LOOK TO THE PAST HELPS EXPLAIN EGYPT'S CURRENT CHAOS

Georgie Anne Geyer

You remember your first breathtaking view of the Nile River, taking its royal time as it flows through the cities of the pharaohs, and if you are lucky, you might catch a glimpse of one of those Egyptian long-distance swimmers taking a ride on the tides. You will never forget the trip down the Nile to Luxor or Abu Simbel, when you seem to be drifting luxuriantly backward into ancient times.

But above all, it is the memory of the Egyptians -- the charming, humorous, inventive people who came down through history as a mixture of the pharaohs, the Nubians, the Hittites, and various traveling salesmen, circa 2,000 B.C., from across the Mediterranean -- that leaves you with questions.

How could these delightful people, chuckling at the amusing situations they encounter in everyday life, kindly in their exchanges with foreigners and proud of their great heritage (which, in truth, they probably don't know a lot about), arrive at this point where it appears there is no longer hope for a way out? How could they have become as cruel as they have become?

For those who know the Egyptians only superficially, their capacity for cruelty may well not show. But in the Middle East, it is common currency to say, nodding knowingly, "There is no mob like an Egyptian mob." One has only to remember American TV correspondent Lara Logan, covering the first demonstrations for democracy two years ago, who was taken by a group of men that suddenly turned into a ravenous mob and disrobed, beaten and raped until she was hospitalized in serious condition.

If one looks back at Egyptian history, perhaps one gets some clues. Egypt was a great civilization when the distant ancestors of today's Germans, Swedes and Dutch were dancing naked around the fire; and so it hurts that once-barbaric European nations now rule the world while Egypt reigns over tourist shops. Throughout its history since its imperium, Egypt has been overrun from every direction, leaving its people, not unnaturally, with deep-seated complexes and neuroses.

But these complexes do not show when proud Egyptian guides are taking you through the glories of the Egyptian Museum, of Luxor, of the Valley of the Kings, or the Red Sea coral reefs or the Aswan Dam. They come out, ugly small serpents coiled in the resentful corners of the Egyptian's heart, when he is humiliated, either by outsiders or by fellow Egyptians.

Don't believe it when someone tells you that what poor Third World people want most is wealth or even power. Yes, of course, they want food and water and shelter for their families. But above all, they want respect and dignity. And this is where the disastrous one-year presidency of Mohammed Morsi played into the people's anger: He was humiliating them by ignoring what their vote dictated (a multi-party government). So they fell back on the Egyptian military who, despite everything, most Egyptian people look to as a respected last hope.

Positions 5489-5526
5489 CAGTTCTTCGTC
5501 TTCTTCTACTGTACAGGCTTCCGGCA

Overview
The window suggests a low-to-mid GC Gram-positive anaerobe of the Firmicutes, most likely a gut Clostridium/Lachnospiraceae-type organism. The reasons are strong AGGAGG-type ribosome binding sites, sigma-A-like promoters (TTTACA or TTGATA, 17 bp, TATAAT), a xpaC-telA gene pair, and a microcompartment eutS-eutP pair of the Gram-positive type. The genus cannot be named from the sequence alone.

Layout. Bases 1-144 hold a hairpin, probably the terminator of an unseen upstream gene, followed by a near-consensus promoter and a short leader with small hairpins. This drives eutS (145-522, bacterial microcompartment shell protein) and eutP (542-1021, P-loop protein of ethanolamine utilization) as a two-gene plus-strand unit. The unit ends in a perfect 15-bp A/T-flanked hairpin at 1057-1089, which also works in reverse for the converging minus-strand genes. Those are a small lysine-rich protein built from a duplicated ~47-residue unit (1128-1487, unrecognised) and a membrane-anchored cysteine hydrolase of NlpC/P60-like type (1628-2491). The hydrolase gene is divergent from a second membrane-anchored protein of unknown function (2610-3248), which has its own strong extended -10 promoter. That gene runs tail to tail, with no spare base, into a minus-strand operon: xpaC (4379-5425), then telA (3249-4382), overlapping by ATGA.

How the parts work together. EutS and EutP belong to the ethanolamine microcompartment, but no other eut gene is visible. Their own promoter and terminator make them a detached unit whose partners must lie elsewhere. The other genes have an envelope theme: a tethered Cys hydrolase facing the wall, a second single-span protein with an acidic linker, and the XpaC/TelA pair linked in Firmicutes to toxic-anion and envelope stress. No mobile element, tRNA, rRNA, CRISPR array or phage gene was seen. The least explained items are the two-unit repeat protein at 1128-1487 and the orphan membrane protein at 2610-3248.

When the United States enters the saga, Americans start asking, "Why won't the Egyptians listen to us?" And, "Don't they care if our aid is cut off?"

The answer is that the Egyptians do listen, but they don't like to be treated like the children of the Nile. They do care, but not if it means that the dignity they have fought for over so many eons -- since the men of the Kingdom of Punt, and the Mamelukes, and the Ottoman Turks, and Monsieur Napoleon and his minions, and then the British, and now the Americans, barged in, uninvited, for one thing or another -- is once again on the slab.

It's an old story that when a people is in trouble, there are not enough riches in the Valley of the Kings to pay for their dignity.

Yet, perhaps it is only right and natural that America should have been fussing and fuming these last few months about what it can do about Egypt. It is only to be expected that, with all the world constantly telling Washington how powerful, potent and indispensable it is to everybody, everywhere, every hour of every day, America might get the idea that somebody, somewhere might listen to us.

But the money we offer -- roughly $1.3 billion, mostly in military aid -- is peanuts when your national ego is involved. Besides, Egypt already gets many times that much from the bottomless pockets of the Gulf monarchs.

So, yes, many of our top leaders have traveled to Cairo, but we have nothing in this crisis that the Egyptians want. We can't bring needles to inject them with dignity, and there are no kinds of funds to force the Muslim Brotherhood, the democratic secularists and the military to sit down and reconcile.

We'll just have to wait until the Egyptians return to being their old charming selves, and then, believe me, we'll all be rushing back. It couldn't happen too soon.


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